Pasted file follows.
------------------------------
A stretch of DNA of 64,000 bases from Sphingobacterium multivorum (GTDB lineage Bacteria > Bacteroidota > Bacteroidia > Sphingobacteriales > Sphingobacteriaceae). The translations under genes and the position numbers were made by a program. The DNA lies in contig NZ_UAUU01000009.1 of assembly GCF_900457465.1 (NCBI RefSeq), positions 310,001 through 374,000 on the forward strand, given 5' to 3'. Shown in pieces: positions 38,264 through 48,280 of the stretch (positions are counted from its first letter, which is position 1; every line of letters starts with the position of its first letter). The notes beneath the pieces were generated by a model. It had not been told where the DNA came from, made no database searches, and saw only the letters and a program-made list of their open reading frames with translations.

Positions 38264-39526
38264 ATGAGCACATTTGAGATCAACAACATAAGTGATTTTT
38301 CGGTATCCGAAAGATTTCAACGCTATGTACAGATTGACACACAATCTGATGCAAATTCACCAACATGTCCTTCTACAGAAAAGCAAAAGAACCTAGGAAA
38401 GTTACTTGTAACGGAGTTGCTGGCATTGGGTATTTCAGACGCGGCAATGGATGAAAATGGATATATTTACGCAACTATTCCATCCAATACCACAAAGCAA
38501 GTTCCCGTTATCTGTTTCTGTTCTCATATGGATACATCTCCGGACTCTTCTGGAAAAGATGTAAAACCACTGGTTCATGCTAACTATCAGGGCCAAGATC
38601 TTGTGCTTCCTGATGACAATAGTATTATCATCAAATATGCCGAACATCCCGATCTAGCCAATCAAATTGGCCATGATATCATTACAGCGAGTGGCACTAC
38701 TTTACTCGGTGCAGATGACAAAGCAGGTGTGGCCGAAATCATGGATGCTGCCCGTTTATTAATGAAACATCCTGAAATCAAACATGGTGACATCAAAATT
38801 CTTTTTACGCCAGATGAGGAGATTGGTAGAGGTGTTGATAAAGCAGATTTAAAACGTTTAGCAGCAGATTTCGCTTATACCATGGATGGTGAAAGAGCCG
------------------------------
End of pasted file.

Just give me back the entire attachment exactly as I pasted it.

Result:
A stretch of DNA of 64,000 bases from Sphingobacterium multivorum (GTDB lineage Bacteria > Bacteroidota > Bacteroidia > Sphingobacteriales > Sphingobacteriaceae). The translations under genes and the position numbers were made by a program. The DNA lies in contig NZ_UAUU01000009.1 of assembly GCF_900457465.1 (NCBI RefSeq), positions 310,001 through 374,000 on the forward strand, given 5' to 3'. Shown in pieces: positions 38,264 through 48,280 of the stretch (positions are counted from its first letter, which is position 1; every line of letters starts with the position of its first letter). The notes beneath the pieces were generated by a model. It had not been told where the DNA came from, made no database searches, and saw only the letters and a program-made list of their open reading frames with translations.

Positions 38264-39526
38264 ATGAGCACATTTGAGATCAACAACATAAGTGATTTTT
38301 CGGTATCCGAAAGATTTCAACGCTATGTACAGATTGACACACAATCTGATGCAAATTCACCAACATGTCCTTCTACAGAAAAGCAAAAGAACCTAGGAAA
38401 GTTACTTGTAACGGAGTTGCTGGCATTGGGTATTTCAGACGCGGCAATGGATGAAAATGGATATATTTACGCAACTATTCCATCCAATACCACAAAGCAA
38501 GTTCCCGTTATCTGTTTCTGTTCTCATATGGATACATCTCCGGACTCTTCTGGAAAAGATGTAAAACCACTGGTTCATGCTAACTATCAGGGCCAAGATC
38601 TTGTGCTTCCTGATGACAATAGTATTATCATCAAATATGCCGAACATCCCGATCTAGCCAATCAAATTGGCCATGATATCATTACAGCGAGTGGCACTAC
38701 TTTACTCGGTGCAGATGACAAAGCAGGTGTGGCCGAAATCATGGATGCTGCCCGTTTATTAATGAAACATCCTGAAATCAAACATGGTGACATCAAAATT
38801 CTTTTTACGCCAGATGAGGAGATTGGTAGAGGTGTTGATAAAGCAGATTTAAAACGTTTAGCAGCAGATTTCGCTTATACCATGGATGGTGAAAGAGCCG